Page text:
The Nashua River watershed encompasses an area of 538 square miles in north-central Massachusetts and southern New Hampshire.  As of the 1990 Census, approximately 240,000 people lived within the watershed.  As mentioned above, the Nashua River is a major tributary of the Merrimack River.  At 7,598 acres, the Nashua River watershed has the largest area of any watershed within the Nashua city limits. The Nashua River originates in Lancaster, Massachusetts, and flows northward from there, against the grain of its watershed and in opposition to the flow of most of its major tributaries.  This causes the flow of the Nashua River to be slower than that of its tributaries, and this slower flow makes it more vulnerable to oxygen depletion from pollution. 

 

The Nashua River Watershed Association has produced a document titled 1995 to 2020 Vision for the Nashua River Watershed.  This 1995 document constitutes a watershed management plan, and includes “Recommended Actions for Nashua to Consider for Achieving the Goals of the 1995 to 2020 Vision for the Nashua River Watershed.”  These recommended actions will be listed and discussed in Part B of this section, Management and Protection Plan for Water Resources.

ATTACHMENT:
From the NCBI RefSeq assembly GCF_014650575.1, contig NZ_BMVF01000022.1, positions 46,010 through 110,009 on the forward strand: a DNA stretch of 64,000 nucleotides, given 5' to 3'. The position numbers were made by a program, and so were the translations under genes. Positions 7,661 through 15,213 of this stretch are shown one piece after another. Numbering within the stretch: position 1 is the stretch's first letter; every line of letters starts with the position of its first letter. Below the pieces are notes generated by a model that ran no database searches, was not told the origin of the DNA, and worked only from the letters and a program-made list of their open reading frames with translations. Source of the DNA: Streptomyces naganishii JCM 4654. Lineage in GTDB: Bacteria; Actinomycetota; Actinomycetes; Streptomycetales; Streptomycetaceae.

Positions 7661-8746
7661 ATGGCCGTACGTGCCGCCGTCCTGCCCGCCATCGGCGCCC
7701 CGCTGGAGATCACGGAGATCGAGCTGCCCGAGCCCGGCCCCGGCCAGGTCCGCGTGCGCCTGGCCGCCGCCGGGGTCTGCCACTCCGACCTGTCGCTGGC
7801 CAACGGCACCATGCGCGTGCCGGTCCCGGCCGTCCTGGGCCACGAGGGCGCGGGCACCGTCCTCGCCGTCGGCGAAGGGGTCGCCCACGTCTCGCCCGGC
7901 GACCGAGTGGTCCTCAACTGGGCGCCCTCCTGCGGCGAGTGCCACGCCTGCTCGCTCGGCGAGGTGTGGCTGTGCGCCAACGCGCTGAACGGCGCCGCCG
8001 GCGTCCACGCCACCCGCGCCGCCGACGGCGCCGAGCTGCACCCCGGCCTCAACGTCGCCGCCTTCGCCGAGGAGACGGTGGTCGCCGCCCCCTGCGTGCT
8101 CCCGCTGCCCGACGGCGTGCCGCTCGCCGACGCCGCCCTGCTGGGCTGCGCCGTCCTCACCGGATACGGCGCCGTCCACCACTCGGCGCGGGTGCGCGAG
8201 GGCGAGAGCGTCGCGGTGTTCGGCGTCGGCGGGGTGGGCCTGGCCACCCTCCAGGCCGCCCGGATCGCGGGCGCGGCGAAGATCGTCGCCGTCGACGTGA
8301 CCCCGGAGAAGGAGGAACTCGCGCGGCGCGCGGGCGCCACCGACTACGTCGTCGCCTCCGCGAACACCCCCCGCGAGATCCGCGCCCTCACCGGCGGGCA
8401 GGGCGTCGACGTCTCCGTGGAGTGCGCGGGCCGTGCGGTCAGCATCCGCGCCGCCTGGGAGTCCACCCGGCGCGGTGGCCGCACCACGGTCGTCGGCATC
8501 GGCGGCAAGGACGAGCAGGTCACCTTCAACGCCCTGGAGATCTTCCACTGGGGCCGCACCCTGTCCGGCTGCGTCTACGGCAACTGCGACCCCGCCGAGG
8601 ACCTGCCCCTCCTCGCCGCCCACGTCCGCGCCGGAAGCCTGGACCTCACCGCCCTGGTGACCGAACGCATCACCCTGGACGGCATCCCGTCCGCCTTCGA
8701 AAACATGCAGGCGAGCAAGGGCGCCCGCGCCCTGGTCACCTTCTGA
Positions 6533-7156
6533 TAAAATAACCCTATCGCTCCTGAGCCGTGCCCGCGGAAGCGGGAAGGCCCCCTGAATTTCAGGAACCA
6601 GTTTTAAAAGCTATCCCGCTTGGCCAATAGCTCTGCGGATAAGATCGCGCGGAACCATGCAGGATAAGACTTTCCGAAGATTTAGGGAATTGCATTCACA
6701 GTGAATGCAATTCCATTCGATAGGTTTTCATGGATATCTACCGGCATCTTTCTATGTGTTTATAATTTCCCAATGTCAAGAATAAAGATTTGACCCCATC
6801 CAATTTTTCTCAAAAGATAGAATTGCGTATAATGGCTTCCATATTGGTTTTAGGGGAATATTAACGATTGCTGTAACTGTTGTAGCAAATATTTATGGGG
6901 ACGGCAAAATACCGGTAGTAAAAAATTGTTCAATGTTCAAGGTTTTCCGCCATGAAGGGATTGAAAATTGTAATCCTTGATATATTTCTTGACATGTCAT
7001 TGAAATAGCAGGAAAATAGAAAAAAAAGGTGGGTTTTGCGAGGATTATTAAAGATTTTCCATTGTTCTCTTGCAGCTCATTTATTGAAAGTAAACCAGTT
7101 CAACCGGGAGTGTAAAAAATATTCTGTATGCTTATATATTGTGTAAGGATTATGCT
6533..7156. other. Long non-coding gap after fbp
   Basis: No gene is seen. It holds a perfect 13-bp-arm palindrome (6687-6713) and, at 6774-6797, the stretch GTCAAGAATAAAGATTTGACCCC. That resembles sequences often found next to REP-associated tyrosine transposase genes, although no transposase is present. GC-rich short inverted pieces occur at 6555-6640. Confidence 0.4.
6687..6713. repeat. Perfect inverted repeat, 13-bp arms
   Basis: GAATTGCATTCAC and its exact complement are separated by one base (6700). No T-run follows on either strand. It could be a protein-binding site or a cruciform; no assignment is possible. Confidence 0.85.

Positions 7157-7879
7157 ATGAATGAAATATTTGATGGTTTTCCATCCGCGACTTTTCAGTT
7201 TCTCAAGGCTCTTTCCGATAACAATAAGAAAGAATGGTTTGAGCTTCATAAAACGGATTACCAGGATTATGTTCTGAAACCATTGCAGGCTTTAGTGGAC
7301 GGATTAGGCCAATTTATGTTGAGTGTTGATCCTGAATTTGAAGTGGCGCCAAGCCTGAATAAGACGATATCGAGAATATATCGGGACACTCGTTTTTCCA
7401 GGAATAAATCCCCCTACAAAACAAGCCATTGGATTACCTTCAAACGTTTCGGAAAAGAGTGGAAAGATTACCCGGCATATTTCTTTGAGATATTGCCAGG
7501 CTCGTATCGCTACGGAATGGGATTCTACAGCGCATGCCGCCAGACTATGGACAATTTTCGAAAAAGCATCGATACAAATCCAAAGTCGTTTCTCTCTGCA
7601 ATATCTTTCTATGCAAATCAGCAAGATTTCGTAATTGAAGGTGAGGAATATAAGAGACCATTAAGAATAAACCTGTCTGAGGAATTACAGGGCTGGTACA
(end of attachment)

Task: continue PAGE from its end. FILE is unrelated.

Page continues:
Pennichuck Brook Watershed

 

The Pennichuck Brook watershed is a relatively minor sub-watershed of the Merrimack River.  It encompasses an area of 17,984 acres, all of which is found in the greater Nashua region.  The majority of the watershed is located in Hollis, Nashua, and Merrimack.  Though it is a relatively small watershed, it is very important to Nashua, as the Pennichuck Brook system is the City’s primary source of drinking water.